The holidays and December bring so many memories. Many are linked to traditions and rituals which happen year after year. For me, as someone who grew up in California but who has lived in the UK for the past 30 years, one of the things I have been interested in for a long time is where do the traditions come from and why are things often the same but very different. For example, when I first moved over, the UK version of Santa Claus, Father Christmas, wore red bishop’s robes and was thin, rather than plump Santa suit that I was more familiar with. But I do find comfort in tradition and sometimes in making new traditions or reviving old ones.
When I wrote A Christmas Wedding Wager back in 2007, my then editor called it super-Christmas as I went to town on researching and including lots of Victorian Christmas traditions. Some people say that Dickens was the man who re-invented Christmas with his story A Christmas Carol. However, that is not entirely true, some holiday traditions stretch back into the mists of time. When I came to write my latest, Sent as The Viking’s Bride, I researched traditions that go back to the Viking concept of Jul.
Jul for the Vikings was about the rebirth of the sun — every year the sun goddess was swallowed by the wolf and re-born. The Viking Jul lasted longer than Christmas festivities, starting in November and lasting to the middle of January when there would be a sacrifice or Julblot. When you consider the sun disappears entirely in the Scandinavian region during this period, you can understand why bringing the sun back was so important. When Norway became Christian in 1000 AD, it was declared 25 December was henceforth Ju or Yule in that country. Parts of Britain (particularly Northern England and Scotland) were under Viking rule at this time. Christmas or Christ’s birth being celebrate in December dates from the third century common era and may be a way the early Church tried to combat various mid-winter festivals. Coptic Christians still celebrate Christ’s birth in May.
What I was surprised to find was how many traditions, particularly those practiced in the Scandinavian countries stem from the Jul practices. You may have heard of Yule logs burning during the dark days or wassail/Christmas beer but did you know that eating ham or pork stems from the oaths the Vikings swore to their leaders at this time of year? Or that the wreaths came in part from the flaming wreaths the Vikings used to roll down a hill to help the rebirth of the sun goddess?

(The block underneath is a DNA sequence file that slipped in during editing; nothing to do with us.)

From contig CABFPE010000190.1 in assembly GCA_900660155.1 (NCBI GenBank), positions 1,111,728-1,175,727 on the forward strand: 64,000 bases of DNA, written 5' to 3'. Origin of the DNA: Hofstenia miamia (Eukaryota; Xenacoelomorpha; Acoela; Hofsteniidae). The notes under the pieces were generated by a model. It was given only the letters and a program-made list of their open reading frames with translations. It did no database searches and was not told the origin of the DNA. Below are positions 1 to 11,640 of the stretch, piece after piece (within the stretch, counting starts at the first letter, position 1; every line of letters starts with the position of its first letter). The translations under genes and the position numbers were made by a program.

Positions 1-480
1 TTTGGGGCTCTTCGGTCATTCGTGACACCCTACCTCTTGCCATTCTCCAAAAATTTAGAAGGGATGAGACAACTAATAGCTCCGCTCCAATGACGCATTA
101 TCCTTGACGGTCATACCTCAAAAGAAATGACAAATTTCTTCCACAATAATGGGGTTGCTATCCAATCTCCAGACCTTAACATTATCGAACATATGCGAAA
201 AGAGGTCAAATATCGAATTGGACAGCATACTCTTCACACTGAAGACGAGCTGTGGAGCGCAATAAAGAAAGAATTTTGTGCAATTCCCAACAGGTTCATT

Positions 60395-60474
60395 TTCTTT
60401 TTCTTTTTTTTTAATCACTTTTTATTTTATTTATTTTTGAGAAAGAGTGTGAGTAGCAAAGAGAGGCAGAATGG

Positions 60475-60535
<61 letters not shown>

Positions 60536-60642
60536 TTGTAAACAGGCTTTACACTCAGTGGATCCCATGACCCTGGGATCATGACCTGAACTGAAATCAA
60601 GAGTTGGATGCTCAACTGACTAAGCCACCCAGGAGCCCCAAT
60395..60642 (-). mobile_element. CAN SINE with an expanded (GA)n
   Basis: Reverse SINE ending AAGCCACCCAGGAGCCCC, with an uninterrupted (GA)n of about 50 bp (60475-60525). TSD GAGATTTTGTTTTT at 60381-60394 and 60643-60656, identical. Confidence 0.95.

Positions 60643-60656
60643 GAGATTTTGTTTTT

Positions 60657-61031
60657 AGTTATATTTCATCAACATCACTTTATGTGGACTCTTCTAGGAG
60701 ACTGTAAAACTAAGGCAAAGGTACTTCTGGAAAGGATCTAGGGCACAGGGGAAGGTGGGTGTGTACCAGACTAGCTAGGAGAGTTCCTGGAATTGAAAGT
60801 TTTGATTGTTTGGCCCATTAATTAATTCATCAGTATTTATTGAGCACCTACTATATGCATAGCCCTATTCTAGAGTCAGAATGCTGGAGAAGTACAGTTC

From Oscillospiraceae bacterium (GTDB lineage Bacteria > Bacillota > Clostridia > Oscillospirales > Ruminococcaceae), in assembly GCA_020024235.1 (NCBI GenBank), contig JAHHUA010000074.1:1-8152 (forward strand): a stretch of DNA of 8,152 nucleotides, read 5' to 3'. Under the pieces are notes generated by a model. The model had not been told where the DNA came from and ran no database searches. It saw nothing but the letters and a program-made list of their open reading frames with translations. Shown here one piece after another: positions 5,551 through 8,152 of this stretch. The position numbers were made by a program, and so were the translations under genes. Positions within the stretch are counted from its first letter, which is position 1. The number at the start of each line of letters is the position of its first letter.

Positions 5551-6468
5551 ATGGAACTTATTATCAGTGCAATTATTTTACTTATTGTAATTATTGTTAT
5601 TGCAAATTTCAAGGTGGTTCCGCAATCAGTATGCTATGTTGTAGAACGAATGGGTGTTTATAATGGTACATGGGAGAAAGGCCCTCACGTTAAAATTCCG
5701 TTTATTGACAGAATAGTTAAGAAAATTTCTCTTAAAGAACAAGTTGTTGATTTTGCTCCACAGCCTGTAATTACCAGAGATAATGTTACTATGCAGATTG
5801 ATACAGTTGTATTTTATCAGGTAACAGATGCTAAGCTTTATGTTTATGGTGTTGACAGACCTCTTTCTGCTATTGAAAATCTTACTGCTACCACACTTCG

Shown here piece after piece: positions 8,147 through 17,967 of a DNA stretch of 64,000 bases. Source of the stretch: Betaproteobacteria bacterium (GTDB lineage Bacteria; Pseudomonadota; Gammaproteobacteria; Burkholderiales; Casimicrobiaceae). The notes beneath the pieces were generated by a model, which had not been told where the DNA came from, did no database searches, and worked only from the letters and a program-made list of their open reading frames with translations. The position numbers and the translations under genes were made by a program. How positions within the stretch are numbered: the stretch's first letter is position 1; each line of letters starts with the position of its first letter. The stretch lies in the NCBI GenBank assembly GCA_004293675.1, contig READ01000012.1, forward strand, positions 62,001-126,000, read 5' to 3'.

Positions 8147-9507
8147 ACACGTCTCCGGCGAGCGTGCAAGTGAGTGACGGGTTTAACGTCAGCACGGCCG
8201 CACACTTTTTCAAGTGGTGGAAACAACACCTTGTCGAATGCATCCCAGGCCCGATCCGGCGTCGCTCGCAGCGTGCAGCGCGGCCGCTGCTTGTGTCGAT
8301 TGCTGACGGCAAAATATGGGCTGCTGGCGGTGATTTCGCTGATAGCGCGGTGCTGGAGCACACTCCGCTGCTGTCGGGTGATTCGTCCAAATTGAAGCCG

Why the boar? The boar was sacred to the god Freyr. He possessed a specially made golden boar which could run faster than any horse. Warriors would put the boar symbol on their helmets and shields to bring good luck. Swearing on a boar was supposed to be an unbreakable oath. In Norway, people still give marzipan pigs at this time of year for good luck.
The goat was sacred to Thor and played a part in the rebirth ceremony of Jul. The red and white Scandinavian figures which look like deer are in fact goats and harken back to this ancient tradition. A small confession, for years I thought they were reindeer until my sister who did her university degree in Norway put me straight.
Mistletoe was also sacred to the Vikings and features heavily in their myths, particularly the myth of Baldar’s death. Mistletoe is one of the few evergreens in the dark winter. And the Vikings used to decorate their halls with evergreens. The Germanic tradition of Christmas trees is supposed to be related in some way to this.
One special tradition which I used in my book, Sent as the Viking’s Bride is that of the nisser. What is a nisser? He is the elf/good spirit that guards farmhouses and makes them prosper. Nowadays he wears a bright red-pointed cap. He is also very fond of porridge. The photo is a spoon which my sister who did her BA at the University of Oslo gave my eldest son when he was a little boy to encourage him to eat his porridge. The belief in the nisser is probably where we get Brownies and elves from as they do not seem to feature in British folk tales which pre-date the Viking invasion. Even today in Norway, at Christmas eve, a bowl of rice pudding with butter on top is put out for the nisser. A brand of butter recently did a really adorable Christmas advert in which a family was surprised by one who came in and demanded proper butter.
I loved being able to research this time period and to see the origins of various traditions. It is just interesting when you see various traditions and realise that people were finding comfort in them for thousands of years.
However and wherever you celebrate the holidays this year, I hope it is full of good cheer and traditions which make you smile.
Sent as the Viking's Bride